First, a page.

I don't especially like the name of it - but I couldn't come up with anything better. Renaming is easy.

I also don't love the usage syntax - but again I couldn't come up with anything better. It shouldn't be difficult to change. An extension method on object is one idea... you'd end up with new { @class = "someClass" }.ConditionalDisable(true) but then if you only want the disable attribute and don't have anything additional to add you end up with something gross like new {}.ConditionalDisable(true); and you also end up with an extension method that shows up for all object... which is probably not desirable.

  • A most elegant solution. This is the best I have found. I considered an extension method before but it would just be far too general. – Anon343224user Apr 23 '14 at 13:42
  • This is a great solution, but I can't seem to get it to work with a Html.ActionLink – Ciaran Gallagher Mar 27 '18 at 9:12
  • Good solution but it does not work with Html.EditorFor as well – Dark_Knight Dec 12 at 8:38
11

If you want more terse syntax without requiring a helper function, you could use a ternary statement when defining the dictionary used for the html attributes of the @HTML.Checkbox helper...

@Html.CheckBox("CheckBox1", true, Model.ReadOnly 
       ? new { @class = "Class1", @disabled = Model.ReadOnly } 
       : null)

In this case is Model.ReadOnly is false, null gets passed as the dictionary of html attributes.

  • 7
    This could get quite verbose if you are setting other attributes. – ScottE Apr 9 '14 at 18:21
  • @ScottE couldn't you then just setup a property on your view[model] that does all the heavy calculations for you? Then in the cshtml, it's as simple as the example above. – ganders Feb 25 '17 at 5:46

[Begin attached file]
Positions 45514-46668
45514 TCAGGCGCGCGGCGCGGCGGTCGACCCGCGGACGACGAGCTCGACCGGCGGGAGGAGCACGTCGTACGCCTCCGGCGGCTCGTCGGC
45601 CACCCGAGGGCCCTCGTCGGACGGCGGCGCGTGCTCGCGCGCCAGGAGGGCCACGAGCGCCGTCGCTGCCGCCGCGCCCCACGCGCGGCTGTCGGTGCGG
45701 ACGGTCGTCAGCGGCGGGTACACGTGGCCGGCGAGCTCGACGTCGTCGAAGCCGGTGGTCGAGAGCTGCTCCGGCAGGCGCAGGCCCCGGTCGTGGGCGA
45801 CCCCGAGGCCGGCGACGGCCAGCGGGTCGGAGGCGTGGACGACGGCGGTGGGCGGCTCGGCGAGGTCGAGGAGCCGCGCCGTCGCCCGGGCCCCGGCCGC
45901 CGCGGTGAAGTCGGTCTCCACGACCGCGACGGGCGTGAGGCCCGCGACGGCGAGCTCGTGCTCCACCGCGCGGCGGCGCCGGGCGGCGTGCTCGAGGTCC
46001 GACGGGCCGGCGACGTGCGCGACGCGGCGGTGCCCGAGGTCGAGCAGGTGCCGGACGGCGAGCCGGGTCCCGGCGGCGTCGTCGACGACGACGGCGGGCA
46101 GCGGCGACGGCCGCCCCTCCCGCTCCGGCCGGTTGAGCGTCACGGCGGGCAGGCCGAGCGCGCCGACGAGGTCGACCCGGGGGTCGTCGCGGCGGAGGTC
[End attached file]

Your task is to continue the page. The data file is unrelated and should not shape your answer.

• 1
    This doesn't work if you still want to set the @class property in the false condition. – Jaxidian Sep 13 '17 at 3:13
2

Performing the addition of the disabled attribute client side works for me. Note you should check which fields are allowed to be edited server side, but that is true for where the disabled attribute is declared decoratively also.

In this example I have disabled all childeren of a form using jQuery.

    if (Model.CanEdit)
    {
        <script type="text/javascript">

            $(document).ready(function() {

                $('#editForm *').attr('disabled', true);
            });

        </script>
    }
1
@Html.TextBoxFor(m => m.FieldName, Html.FixBoolAttributes(new {
    @class = "myClass",
    @readonly = myFlag  
}))


public static class BooleanAttributeFix
{
    /// <summary>
    /// Normalises HTML boolean attributes so that readonly=true becomes readonly="readonly" and
    /// readonly=false removes the attribute completely.
    /// </summary>
    /// <param name="htmlHelper"></param>
    /// <param name="htmlAttributes"></param>
    /// <returns></returns>
    public static RouteValueDictionary FixBoolAttributes(this HtmlHelper htmlHelper, object htmlAttributes)
    {
        var attrs = HtmlHelper.AnonymousObjectToHtmlAttributes(htmlAttributes);

        foreach(var attrName in new[] { "disabled", "readonly" })
        {
            object value;
            if(attrs.TryGetValue(attrName, out value))
            {
                if(isTruthy(value))
                {
                    // Change from readonly="true" to readonly="readonly"
                    attrs[attrName] = attrName; 
                }
                else
                {
                    // Remove attribute entirely
                    attrs.Remove(attrName); 
                }
            }
        }
        return attrs;
    }

    /// <summary>
    /// Apply similar loose rules like javascript does for whether a value is true or not.
    /// e.g. 1 = true, non-empty string = true and so on.
    /// </summary>
    /// <param name="val"></param>
    /// <returns></returns>